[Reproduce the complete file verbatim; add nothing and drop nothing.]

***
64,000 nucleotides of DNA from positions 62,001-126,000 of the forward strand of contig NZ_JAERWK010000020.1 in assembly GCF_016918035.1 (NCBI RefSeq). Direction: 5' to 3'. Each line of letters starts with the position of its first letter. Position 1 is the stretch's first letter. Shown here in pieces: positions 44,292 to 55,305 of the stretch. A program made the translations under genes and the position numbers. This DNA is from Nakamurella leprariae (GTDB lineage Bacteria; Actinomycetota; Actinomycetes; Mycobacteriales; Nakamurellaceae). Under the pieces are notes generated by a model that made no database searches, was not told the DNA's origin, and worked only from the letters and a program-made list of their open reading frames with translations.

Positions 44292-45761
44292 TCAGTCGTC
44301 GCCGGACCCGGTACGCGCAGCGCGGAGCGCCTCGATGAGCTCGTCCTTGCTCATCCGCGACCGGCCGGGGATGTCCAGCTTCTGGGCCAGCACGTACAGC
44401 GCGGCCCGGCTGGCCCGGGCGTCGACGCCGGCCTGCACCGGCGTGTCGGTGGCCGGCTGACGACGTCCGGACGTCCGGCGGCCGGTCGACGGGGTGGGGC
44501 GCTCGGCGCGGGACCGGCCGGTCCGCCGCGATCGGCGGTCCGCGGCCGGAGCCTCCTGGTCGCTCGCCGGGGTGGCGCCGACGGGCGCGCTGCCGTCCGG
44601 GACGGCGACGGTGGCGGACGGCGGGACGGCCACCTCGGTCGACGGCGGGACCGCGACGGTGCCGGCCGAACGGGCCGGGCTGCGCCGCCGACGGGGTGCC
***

64,000 nucleotides of DNA from positions 62,001-126,000 of the forward strand of contig NZ_JAERWK010000020.1 in assembly GCF_016918035.1 (NCBI RefSeq). Direction: 5' to 3'. Each line of letters starts with the position of its first letter. Position 1 is the stretch's first letter. Shown here in pieces: positions 44,292 to 55,305 of the stretch. A program made the translations under genes and the position numbers. This DNA is from Nakamurella leprariae (GTDB lineage Bacteria; Actinomycetota; Actinomycetes; Mycobacteriales; Nakamurellaceae). Under the pieces are notes generated by a model that made no database searches, was not told the DNA's origin, and worked only from the letters and a program-made list of their open reading frames with translations.

Positions 44292-45761
44292 TCAGTCGTC
44301 GCCGGACCCGGTACGCGCAGCGCGGAGCGCCTCGATGAGCTCGTCCTTGCTCATCCGCGACCGGCCGGGGATGTCCAGCTTCTGGGCCAGCACGTACAGC
44401 GCGGCCCGGCTGGCCCGGGCGTCGACGCCGGCCTGCACCGGCGTGTCGGTGGCCGGCTGACGACGTCCGGACGTCCGGCGGCCGGTCGACGGGGTGGGGC
44501 GCTCGGCGCGGGACCGGCCGGTCCGCCGCGATCGGCGGTCCGCGGCCGGAGCCTCCTGGTCGCTCGCCGGGGTGGCGCCGACGGGCGCGCTGCCGTCCGG
44601 GACGGCGACGGTGGCGGACGGCGGGACGGCCACCTCGGTCGACGGCGGGACCGCGACGGTGCCGGCCGAACGGGCCGGGCTGCGCCGCCGACGGGGTGCC